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a, Maximum 480 nm/405 nm excitation ratio changes (ΔR/R) of ExRai-AKAR linker variants in HeLa cells stimulated with 50 μM Fsk and 100 μM IBMX. The best-performing candidate was designated ExRai-AKAR2 (P = 0.0002, unpaired two-tailed Student’s t-test with Welch’s correction). From left to right: n = 34, 27, 27, 31, 31, 49, 29, 27, 23, 30, 40, 30, 41, 24, 32, 43, 43, 40, 32, 45, and 30 cells combined from 3 independent experiments each. b, Domain structures of ExRai-AKAR1 and ExRai-AKAR2. c, ExRai-AKAR2 is modestly but significantly brighter than ExRai-AKAR1 in both excitation channels (****P < 0.0001; unpaired two-tailed Student’s t-test with Welch’s correction). n = 227 (ExRai-AKAR1) and 136 cells (ExRai-AKAR2) imaged in multiple fields across 4 and 5 separate experiments, respectively. Data are plotted as log-transformed intensity values. Brightness increases for each channel were calculated by subtracting the average log intensity of ExRai-AKAR1 from that of ExRai-AKAR2 and then reversing the log transformation (10x). For example, the average log intensities at 480-nm excitation for ExRai-AKAR2 and ExRai-AKAR1 were 3.129 and 2.883, respectively. Given that 10(3.129–2.883) = 1.762, we conclude that ExRai-AKAR2 has ~76% higher 480 nm-excited intensity, on average, than ExRai-AKAR1. d, ExRai-AKAR2 exhibits significantly larger fluorescence intensity changes in both excitation channels versus ExRai-AKAR1 in response to PKA stimulation (****P < 0.0001; unpaired two-tailed Student’s t-test with Welch’s correction). n = 68 (ExRai-AKAR1) and 70 (ExRai-AKAR2) cells combined from 3 independent experiments. e,f, ExRai-AKAR2 exhibits a dramatically higher (e) maximum 488 nm/405 nm excitation ratio change (ΔR/R) and (f) signal-to-noise ratio compared with ExRai-AKAR1 in HeLa cells stimulated with Fsk/IBMX (****P < 0.0001; unpaired two-tailed Student’s t-test with Welch’s correction). Data in f are pooled from 3 (ExRai-AKAR2) and 4 (ExRai-AKAR1) experiments. Error bars indicate mean±s.e.m. ExRai-AKAR2 data in d, e are reproduced from Fig. 1c–e. Source data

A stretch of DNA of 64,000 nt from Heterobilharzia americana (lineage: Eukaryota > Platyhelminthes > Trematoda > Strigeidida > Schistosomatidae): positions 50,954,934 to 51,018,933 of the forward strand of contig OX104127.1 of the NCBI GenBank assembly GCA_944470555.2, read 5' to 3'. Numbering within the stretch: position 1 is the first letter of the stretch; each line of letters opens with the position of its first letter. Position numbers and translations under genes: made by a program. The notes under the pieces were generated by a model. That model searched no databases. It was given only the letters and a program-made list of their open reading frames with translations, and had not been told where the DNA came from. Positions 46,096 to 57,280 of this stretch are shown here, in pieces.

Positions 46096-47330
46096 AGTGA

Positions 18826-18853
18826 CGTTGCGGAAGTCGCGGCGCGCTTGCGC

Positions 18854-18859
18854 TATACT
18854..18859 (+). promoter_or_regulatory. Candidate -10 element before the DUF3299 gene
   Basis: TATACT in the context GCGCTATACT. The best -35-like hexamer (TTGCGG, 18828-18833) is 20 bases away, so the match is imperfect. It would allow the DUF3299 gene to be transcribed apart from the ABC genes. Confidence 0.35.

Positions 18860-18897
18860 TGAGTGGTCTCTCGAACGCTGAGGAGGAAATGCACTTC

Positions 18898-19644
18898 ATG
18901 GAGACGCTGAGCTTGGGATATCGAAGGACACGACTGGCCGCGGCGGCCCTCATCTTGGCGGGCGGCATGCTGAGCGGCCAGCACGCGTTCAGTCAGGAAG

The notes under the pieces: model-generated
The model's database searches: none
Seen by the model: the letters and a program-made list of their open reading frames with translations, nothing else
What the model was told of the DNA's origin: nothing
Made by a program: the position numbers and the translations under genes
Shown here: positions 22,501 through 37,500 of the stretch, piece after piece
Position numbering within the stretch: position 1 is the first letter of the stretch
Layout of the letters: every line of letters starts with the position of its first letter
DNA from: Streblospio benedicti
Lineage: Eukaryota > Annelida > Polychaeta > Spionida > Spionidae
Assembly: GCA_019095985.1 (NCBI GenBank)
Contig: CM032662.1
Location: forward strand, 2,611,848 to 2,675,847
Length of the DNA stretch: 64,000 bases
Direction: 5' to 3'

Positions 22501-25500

(a, b) Side-by-side comparison of ExRai-AKAR2 with existing intensity-ratio-based PKA sensors. a, Average time-course showing the enhanced ratio response (ΔR/R0) of ExRai-AKAR2 (n = 18) versus ExRai-AKAR1 (n = 11), AKAR4 (n = 18), and AKAR3-EV (n = 18) in HeLa cells stimulated with 50 μM Fsk and 100 μM IBMX (Fsk/IBMX). Solid lines indicate average responses; shaded areas, s.d. b, Summary of the maximum ratio changes (ΔR/R) for ExRai-AKAR2 (n = 44), ExRai-AKAR1 (n = 39), AKAR4 (n = 38), and AKAR3-EV (n = 36) following Fsk/IBXM stimulation. Representative pseudocolor images below the graph depict the raw emission (AKAR4, AKAR3-EV) or excitation ratio (ExRai-AKAR1, ExRai-AKAR2) before (upper) and after (lower) Fsk/IBMX stimulation. Warmer colors indicate higher ratios. Scale bars, 10 μm. Data are representative of (a) or combined from (b) 2 independent experiments. Error bars in b indicate mean±s.e.m. c, Fsk dose response of ExRai-AKAR2. HeLa cells expressing ExRai-AKAR2 (n = 48) were successively stimulated with the indicated concentrations of Fsk, followed by 100 μM IBMX. Data are plotted as ΔR/ΔRmax = (R[Fsk]−R0)/(RIBMX − R0), where R[Fsk] is the maximum ratio recorded after the addition of a given Fsk dose, RIBMX is the maximum ratio recorded following IBMX addition at the end of the experiment, and R0 is the ratio recorded immediately prior to the first drug addition (for example, t = 0). Data are combined from 2 independent experiments. Solid and dashed lines indicate the median and quartiles, respectively. ****P < 0.0001 vs. 0; two-tailed Wilcoxon signed-rank test. Source data